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Argentina: Where Cash Is King And Robberies Are On The Rise

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Argentina: Where Cash Is King And Robberies Are On The Rise

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Argentina: Where Cash Is King And Robberies Are On The Rise

Argentina: Where Cash Is King And Robberies Are On The Rise

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  • <iframe src="https://www.npr.org/player/embed/369616448/369667392" width="100%" height="290" frameborder="0" scrolling="no" title="NPR embedded audio player">
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A newsstand owner counts Argentine pesos in Buenos Aires. Many Argentines carry large amounts of cash, saying they do not trust banks. This has contributed to a surge in robberies. Leo La Valle/AFP/Getty Images hide caption

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Leo La Valle/AFP/Getty Images

A newsstand owner counts Argentine pesos in Buenos Aires. Many Argentines carry large amounts of cash, saying they do not trust banks. This has contributed to a surge in robberies.

Leo La Valle/AFP/Getty Images

Leonel Kaplan, an Argentine jazz musician, often has to travel abroad.

Before a recent trip to Europe, he went to a bank in Buenos Aires to change money and then went to get a haircut. Kaplan felt happy and relaxed and took the bus home after what had been an uneventful trip.

That, however, was about to change.

"As I get down from the bus, a motorcycle with two people wearing helmets cuts me off," he recalls. "One gets off and takes out a gun and says to me directly, 'Give me the 500 euros you got in the bank.' "

They knew exactly how much money he had changed. It was, he says, a pretty professional job.

Distrust Of Banks

In the region, Brazil, Venezuela and Honduras have the lock on murders — they are some of the most violent countries in the world. Argentina is still comparatively safe.

But according to an annual United Nations report on crime in Latin America, Argentina's robbery rate is 41 percent higher than even Mexico's, which comes in second.

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To understand this unexpected and very specific surge in crime, you have to look at the country's recent economic history.

Robberies in Argentina started soaring after the 2001 default — when the country, in effect, declared bankruptcy. And that would seem to be logical: Financial crisis equals more poverty and more thefts.

But that's not the whole picture. A number of analysts provide another explanation, and it has to do with what Kaplan told me at the end of our interview.

He says he doesn't have a bank account.

"I would never put my money in a bank, because I know it could disappear," he says. "A bank is no more secure than underneath my mattress."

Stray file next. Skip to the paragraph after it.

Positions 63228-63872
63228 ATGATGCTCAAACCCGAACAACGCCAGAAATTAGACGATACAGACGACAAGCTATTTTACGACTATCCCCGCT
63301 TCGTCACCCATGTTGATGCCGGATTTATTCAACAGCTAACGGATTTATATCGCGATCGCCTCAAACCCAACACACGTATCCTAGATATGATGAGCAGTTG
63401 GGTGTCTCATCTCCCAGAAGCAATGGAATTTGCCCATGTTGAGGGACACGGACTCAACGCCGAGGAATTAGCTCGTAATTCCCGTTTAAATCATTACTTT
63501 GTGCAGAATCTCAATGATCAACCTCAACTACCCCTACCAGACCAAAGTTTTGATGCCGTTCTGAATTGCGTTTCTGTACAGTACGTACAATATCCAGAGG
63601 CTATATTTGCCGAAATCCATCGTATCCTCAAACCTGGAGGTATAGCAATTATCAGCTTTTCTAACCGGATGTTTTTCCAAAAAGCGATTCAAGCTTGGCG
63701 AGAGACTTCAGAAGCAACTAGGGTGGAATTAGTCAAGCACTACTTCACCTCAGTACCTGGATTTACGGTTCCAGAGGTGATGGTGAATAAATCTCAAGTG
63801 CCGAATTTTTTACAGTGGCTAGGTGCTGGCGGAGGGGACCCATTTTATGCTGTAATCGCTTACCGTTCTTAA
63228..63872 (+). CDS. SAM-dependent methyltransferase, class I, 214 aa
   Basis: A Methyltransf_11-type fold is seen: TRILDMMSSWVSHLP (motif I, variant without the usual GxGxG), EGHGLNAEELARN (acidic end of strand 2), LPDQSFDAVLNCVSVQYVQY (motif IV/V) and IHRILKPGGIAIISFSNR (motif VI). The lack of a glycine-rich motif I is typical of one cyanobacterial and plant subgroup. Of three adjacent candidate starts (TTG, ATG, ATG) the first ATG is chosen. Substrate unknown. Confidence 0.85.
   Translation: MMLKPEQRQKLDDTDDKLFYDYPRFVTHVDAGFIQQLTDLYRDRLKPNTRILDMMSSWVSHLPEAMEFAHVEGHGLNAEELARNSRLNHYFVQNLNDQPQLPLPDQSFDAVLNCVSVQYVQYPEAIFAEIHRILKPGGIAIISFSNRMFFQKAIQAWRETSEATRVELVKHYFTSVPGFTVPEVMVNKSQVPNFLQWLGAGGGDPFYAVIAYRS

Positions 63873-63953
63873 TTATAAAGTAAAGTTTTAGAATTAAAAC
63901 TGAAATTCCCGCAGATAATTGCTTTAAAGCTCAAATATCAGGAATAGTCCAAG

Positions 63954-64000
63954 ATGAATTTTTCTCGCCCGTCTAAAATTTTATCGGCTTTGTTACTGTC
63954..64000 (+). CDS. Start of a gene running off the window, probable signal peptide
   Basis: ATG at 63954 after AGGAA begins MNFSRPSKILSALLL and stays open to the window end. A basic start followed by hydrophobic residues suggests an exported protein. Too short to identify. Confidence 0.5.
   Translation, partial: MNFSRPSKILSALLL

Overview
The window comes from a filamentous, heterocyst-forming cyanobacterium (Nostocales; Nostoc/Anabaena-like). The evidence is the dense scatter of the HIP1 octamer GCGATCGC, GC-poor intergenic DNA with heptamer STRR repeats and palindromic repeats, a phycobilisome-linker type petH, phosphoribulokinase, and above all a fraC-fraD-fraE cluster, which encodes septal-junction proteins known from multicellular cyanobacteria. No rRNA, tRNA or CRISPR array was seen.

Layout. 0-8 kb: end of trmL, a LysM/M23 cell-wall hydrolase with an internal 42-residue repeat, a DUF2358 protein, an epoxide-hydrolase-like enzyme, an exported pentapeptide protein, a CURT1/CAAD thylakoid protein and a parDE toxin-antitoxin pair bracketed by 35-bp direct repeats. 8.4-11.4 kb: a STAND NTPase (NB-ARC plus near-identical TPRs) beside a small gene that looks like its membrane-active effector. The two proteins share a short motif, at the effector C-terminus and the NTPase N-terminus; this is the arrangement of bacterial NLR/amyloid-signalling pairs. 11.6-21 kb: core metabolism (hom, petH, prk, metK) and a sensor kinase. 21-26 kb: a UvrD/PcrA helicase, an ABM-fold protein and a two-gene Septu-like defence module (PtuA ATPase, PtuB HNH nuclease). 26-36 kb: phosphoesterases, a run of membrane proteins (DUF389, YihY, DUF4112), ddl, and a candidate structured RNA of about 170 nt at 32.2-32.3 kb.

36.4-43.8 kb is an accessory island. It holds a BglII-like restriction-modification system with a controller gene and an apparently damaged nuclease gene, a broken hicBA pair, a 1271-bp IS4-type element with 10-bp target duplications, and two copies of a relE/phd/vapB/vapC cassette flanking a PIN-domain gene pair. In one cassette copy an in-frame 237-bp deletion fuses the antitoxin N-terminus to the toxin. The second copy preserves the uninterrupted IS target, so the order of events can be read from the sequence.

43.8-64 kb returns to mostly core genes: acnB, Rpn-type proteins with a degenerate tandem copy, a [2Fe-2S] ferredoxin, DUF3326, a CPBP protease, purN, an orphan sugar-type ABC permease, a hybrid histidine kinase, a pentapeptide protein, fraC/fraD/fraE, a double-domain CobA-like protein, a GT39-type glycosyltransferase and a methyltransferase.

People in Argentina don't trust the banks. That means they carry around cash — a lot of it — to pay for what they need, says Alan Cibils, the chairman of the political economy department of the National University of General Sarmiento.

"You can keep it in a safety box that they have in the vaults — that's probably the safest place," he says. "People have it under the mattress."

Cibils says most people keep their savings these days in cash in a variety of places because of recent experience.

After the 2001 default, banks were locked down and accounts raided, which wiped out the savings of ordinary Argentines. Many people lost a lifetime of accumulated funds.

The Inflation Factor

There's another reason Argentines don't want to put their money in banks — inflation.

"When inflation begins to creep up and you have some extra pesos and you put it in a certificate of deposit in a bank, but the interest rate is below the inflation rate, then you have negative rates and you're losing money," Cibils explains.

Let's say inflation is at 40 percent a year in Argentina. The government doesn't provide reliable figures, but that's what most economists estimate is the current annual rate.

The bank, meanwhile, may be giving you only 20 percent interest. That means your money is losing its value.

As a result, most people would rather risk the possibility that a thief gets into the house and steals the money hidden in the drawer, than face the near certainty that they will lose money in the banking system these days.

"In my opinion, the lack of trust in the banking system which is part of the Argentine culture now is an influence," says Alberto Binder, who studies crime. "But there are other issues — drug crime is growing."

"Argentina is basically a tranquil country, but that conceit is being used as a kind of opium," he says. "I think if you are a calm country surrounded by troubled ones, that should put you on maximum alert."